(Feb. 7, 1804-June 14, 1885). Born in 1804, in Clonmel, County Tipperary, Ireland, William Tinsley came from a family of builders and stonemasons. He designed many buildings in his native land and immigrated to Cincinnati, Ohio, in 1851. Within two years, he submitted plans in a contest to design the building for North Western Christian University (later Butler University) in Indianapolis. After he won the $100 contest prize in 1853 (around $3,361 in 2020), he moved to the Indiana capital. Tinsley later designed Center Hall at Wabash College in Crawfordsville, Indiana, and Ascension Hall at Kenyon College in Gambier, Ohio, as well as other buildings in Indiana and elsewhere. He also did some work for Indiana University in Bloomington, Indiana.

William Tinsley designed Christ Church Cathedral, constructed in 1859 on Monument Circle.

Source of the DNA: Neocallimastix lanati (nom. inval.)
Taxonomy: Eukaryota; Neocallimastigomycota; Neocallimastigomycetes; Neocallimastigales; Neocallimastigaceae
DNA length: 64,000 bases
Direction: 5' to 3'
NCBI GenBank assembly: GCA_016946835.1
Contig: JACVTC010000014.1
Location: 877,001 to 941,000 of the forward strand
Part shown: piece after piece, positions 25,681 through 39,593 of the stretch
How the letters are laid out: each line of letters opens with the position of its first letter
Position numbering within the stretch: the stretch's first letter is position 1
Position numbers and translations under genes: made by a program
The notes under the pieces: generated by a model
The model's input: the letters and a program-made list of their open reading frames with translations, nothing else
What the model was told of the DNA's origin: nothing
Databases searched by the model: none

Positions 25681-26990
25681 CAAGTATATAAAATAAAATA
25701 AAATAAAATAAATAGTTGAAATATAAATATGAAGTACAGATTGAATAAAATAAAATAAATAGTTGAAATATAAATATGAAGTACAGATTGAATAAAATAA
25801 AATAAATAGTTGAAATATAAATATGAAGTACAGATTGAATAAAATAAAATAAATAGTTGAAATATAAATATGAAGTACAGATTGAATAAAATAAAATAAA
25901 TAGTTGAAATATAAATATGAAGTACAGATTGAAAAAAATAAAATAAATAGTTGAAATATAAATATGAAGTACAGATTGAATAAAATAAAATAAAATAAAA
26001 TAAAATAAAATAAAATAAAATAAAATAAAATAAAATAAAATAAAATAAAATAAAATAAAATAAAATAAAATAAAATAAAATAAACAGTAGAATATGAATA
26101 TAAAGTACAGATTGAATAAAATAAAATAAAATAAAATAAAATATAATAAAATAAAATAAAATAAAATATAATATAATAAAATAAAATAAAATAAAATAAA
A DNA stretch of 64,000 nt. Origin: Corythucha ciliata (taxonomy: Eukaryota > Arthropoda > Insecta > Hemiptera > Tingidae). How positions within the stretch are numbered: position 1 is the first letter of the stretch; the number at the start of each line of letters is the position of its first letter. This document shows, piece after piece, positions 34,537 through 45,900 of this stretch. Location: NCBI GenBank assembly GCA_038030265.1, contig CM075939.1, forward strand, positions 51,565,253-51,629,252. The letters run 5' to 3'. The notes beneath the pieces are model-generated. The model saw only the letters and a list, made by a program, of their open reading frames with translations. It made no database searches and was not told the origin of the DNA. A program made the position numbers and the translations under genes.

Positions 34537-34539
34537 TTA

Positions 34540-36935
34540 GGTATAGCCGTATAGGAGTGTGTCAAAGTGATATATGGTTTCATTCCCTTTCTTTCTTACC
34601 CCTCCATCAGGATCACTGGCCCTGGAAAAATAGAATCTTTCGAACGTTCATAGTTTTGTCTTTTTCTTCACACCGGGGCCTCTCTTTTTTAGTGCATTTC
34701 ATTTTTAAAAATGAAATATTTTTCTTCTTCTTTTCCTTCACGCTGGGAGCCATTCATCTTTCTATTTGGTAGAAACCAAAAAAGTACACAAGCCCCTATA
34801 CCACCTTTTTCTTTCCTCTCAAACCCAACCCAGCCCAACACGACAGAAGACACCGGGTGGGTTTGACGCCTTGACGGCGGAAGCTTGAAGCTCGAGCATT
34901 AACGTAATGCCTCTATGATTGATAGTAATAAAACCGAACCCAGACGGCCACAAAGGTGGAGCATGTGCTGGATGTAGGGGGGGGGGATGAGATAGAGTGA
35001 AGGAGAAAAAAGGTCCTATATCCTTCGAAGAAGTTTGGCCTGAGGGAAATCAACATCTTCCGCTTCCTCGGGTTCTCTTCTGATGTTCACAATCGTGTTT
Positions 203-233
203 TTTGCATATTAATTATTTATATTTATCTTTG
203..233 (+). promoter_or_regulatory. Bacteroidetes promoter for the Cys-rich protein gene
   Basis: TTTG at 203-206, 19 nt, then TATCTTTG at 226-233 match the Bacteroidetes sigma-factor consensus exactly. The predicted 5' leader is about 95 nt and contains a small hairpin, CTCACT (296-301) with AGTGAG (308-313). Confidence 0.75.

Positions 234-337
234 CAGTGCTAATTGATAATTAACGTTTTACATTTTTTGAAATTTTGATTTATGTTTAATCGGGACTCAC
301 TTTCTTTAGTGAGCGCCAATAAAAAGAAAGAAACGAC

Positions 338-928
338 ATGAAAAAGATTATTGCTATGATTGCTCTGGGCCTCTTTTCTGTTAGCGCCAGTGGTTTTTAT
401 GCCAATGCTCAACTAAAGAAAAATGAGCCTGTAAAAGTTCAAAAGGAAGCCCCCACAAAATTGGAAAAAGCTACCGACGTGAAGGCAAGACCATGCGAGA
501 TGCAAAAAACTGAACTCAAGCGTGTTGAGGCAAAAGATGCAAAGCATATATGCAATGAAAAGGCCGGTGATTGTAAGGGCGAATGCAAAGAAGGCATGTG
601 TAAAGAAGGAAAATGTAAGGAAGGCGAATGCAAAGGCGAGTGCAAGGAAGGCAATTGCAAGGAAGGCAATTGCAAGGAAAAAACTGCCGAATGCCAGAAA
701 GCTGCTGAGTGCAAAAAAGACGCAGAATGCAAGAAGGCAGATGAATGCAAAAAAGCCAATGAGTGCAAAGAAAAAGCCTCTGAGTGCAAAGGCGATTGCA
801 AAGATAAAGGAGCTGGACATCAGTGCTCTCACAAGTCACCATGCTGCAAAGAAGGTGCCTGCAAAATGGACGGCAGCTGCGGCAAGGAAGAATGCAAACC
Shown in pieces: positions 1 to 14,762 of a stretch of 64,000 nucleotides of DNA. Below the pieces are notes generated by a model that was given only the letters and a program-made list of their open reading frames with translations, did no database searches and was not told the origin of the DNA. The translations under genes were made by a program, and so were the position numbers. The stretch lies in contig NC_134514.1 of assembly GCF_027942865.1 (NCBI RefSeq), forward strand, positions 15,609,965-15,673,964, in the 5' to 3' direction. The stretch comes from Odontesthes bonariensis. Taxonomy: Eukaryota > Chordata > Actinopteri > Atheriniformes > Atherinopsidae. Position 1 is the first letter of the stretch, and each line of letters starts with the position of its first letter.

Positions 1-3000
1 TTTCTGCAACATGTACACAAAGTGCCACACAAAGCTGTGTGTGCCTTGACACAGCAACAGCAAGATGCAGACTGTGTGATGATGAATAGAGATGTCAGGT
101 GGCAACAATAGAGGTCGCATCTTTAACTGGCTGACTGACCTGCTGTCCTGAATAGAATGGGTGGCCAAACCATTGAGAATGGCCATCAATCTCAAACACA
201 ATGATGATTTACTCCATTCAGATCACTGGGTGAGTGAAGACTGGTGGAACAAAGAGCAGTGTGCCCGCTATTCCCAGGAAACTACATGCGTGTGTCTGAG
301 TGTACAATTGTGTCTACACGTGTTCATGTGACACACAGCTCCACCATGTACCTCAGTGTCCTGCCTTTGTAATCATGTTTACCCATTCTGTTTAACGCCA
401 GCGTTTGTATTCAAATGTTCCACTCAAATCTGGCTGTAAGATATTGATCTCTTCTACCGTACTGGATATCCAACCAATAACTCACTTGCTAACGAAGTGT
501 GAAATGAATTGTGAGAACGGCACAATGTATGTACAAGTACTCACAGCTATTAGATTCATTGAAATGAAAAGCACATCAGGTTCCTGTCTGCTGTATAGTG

Credit: Indiana Historical Society

Tinsley’s most famous Indianapolis edifice is the Christ Church Cathedral, constructed in 1859. English Country Gothic in style, this stone church, located at North Meridian Street and Monument Circle, has a cruciform floor plan. Its spire was completed in 1869.

In 1857, after his second wife’s death, Tinsley returned to Cincinnati where he continued his career, helping to design that city’s open-air Plaza. He went into semiretirement in 1874 at the age of 70. He is buried in Crown Hill Cemetery.

Revised March 2021

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